“The Mare Nostrum is not a wall but a bridge for all Christian and non-Christian realities that border on its shores” Cardinal Leonardo Sandri, Prefect of the Congregation for Eastern Churches told SIR. The event of reflection and spirituality “Mediterranean, frontier of peace”, will take place in Bari from February 19 to 23, on the initiative of the Italian Bishops’ Conference (CEI). “I am grateful to CEI for this initiative – said the Prefect who will be attending the meeting in Bari – involving many pastors of our Oriental Catholic Churches. The aim is to offer a synodal occasion to gain awareness on the magnitude of the problems that the Mediterranean area is confronted with, notably the humanitarian crisis of migrants who leave their lands as a result of wars, instability, poverty, and seek a safe haven of peace”. His Eminence expressed the hope that
“the Mare Nostrum may not be a wall but a bridge”
“connecting all Christian realities bordering on its shores. As Christians, as Catholic Churches, we are called to work towards reaching out to our brothers and sisters of other religions.” The Prefect’s thoughts go to ” the people from the Middle East, mostly Islamic, and from Africa”, in particular “to Eritreans and Ethiopians who in large numbers try to reach our shores attempting to cross a wall of water. The purpose of the Bari meeting is “to raise awareness on the crisis affecting this region and the response we are called to give as Christian communities and Churches in compliance with established rules.”
Your Eminence, bishops and patriarchs of the Oriental Rite Churches, with all their heritage of faith and traditions, will be present in Bari. What contribution can these Churches offer to the meeting?
First of all it must be remembered that they are pastors of Churches decimated by wars, as in Syria and Iraq, by political and economic disasters, victims of abuse, persecution and violence. Churches of countries where co-existence is not an ‘option’ but a mandatory condition, called – as they are – to co-exist with other religions such as Judaism and Islam, and with Christian-Orthodox brothers and sisters and other denominations. They will bring to Bari their experience of the Word shared at an ecumenical level, along with the suffering of discrimination, persecution, the limitation of freedom, and the flight of Christians. I believe that this will be their personal contribution of direct and living witness offered to the Western pastors.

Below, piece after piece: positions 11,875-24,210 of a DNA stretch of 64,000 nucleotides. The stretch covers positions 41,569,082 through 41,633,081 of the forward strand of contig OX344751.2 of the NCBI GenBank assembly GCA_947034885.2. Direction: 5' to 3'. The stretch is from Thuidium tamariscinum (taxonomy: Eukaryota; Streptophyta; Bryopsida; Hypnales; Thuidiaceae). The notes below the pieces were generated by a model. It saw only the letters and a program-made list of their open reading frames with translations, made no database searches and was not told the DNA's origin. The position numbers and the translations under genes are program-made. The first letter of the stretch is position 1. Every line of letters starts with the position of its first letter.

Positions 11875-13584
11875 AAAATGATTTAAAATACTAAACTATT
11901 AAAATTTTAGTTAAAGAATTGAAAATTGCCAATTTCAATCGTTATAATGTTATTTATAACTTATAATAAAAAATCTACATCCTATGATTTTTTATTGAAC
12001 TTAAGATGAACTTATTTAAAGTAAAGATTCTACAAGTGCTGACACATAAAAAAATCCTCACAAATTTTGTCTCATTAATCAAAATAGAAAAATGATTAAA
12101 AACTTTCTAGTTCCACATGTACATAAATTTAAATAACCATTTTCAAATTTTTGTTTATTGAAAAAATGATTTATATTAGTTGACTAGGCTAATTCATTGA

Citizenship, religious freedom and inequalities are among the items on the agenda…
I believe that the Document on Human Fraternity for World Peace and Living Together, signed on 4 February 2019 in Abu Dhabi by Pope Francis and the Great Imam of Al-Azhar, Ahmad Al-Tayyib, will serve as a point of reference for the conference, highlighting the importance of dialogue, cooperation and mutual understanding. The world we look forward to is one based not on division and separation but on unity and fraternity, since all the inhabitants of these countries are citizens in their own right.
“To live as Christians is a right. We don’t ask for privileges.”
“All we are asking is to be granted the same rights and duties as others. Working as one to help create a world for the good of the people without distinction of ethnicity, opinion, faith, political ideas. A world where access to education, housing, health care, employment is possible for everyone, where young people can form a family, where the dignity of women is defended. I would define it a great spring of the Mediterranean.”
In Bari, along with Oriental rite Churches, there will also be many faithful of the diaspora who now face their countries from the northern shore of the Mediterranean, i.e. the western countries where they are living. Will there be room to address this theme?
It’s a subject that we have very much at heart. Once again we are grateful to the Italian bishops for their generous welcome and the possibility offered to the faithful in the Diaspora who have their churches and priests. The same also happens in other countries like France and Spain. The request put forward by the Patriarchs is that they may also have their own bishops. The Oriental Patriarchs share the feelings of responsibility for their faithful in the Diaspora who went from being inhabitants of the Middle East to permanent observers from the West where they found appropriate shelter, a job, a home, a family.
The Patriarchs would gladly welcome, for these faithful in Europe, the possibility of granting them bishops and not only ordinaries or apostolic visitors. It would be a sign of profound pastoral consideration.
The bishops are faced with a considerable challenge: “To pass on the faith to future generations”. This question is shared by the two shores of the Mediterranean. It is a matter of extreme urgency for the Churches overlooking the Mare Nostrum…
The faith must not perish in the Mediterranean. The survival of the Christian faith and the Catholic Church is a major challenge. Young people risk being overwhelmed by the dominant culture of the prosperous shores of the Mediterranean and thus lose their faith by drowning in our liquid society, devoid of stable values.
If people stop believing in the divinity of Christ, in the Catholic Church, in salvation, in death as a passage towards the encounter with God the Father, it will be a great misfortune. But some initiatives have already been undertaken: in the eparchy of Piana degli Albanesi the bishop initiated Byzantine catechism for young people along the traditional lines of Eastern spirituality. Young people and the survival of the faith are, in my opinion, the challenge that all the pastors of the Mediterranean should take to heart.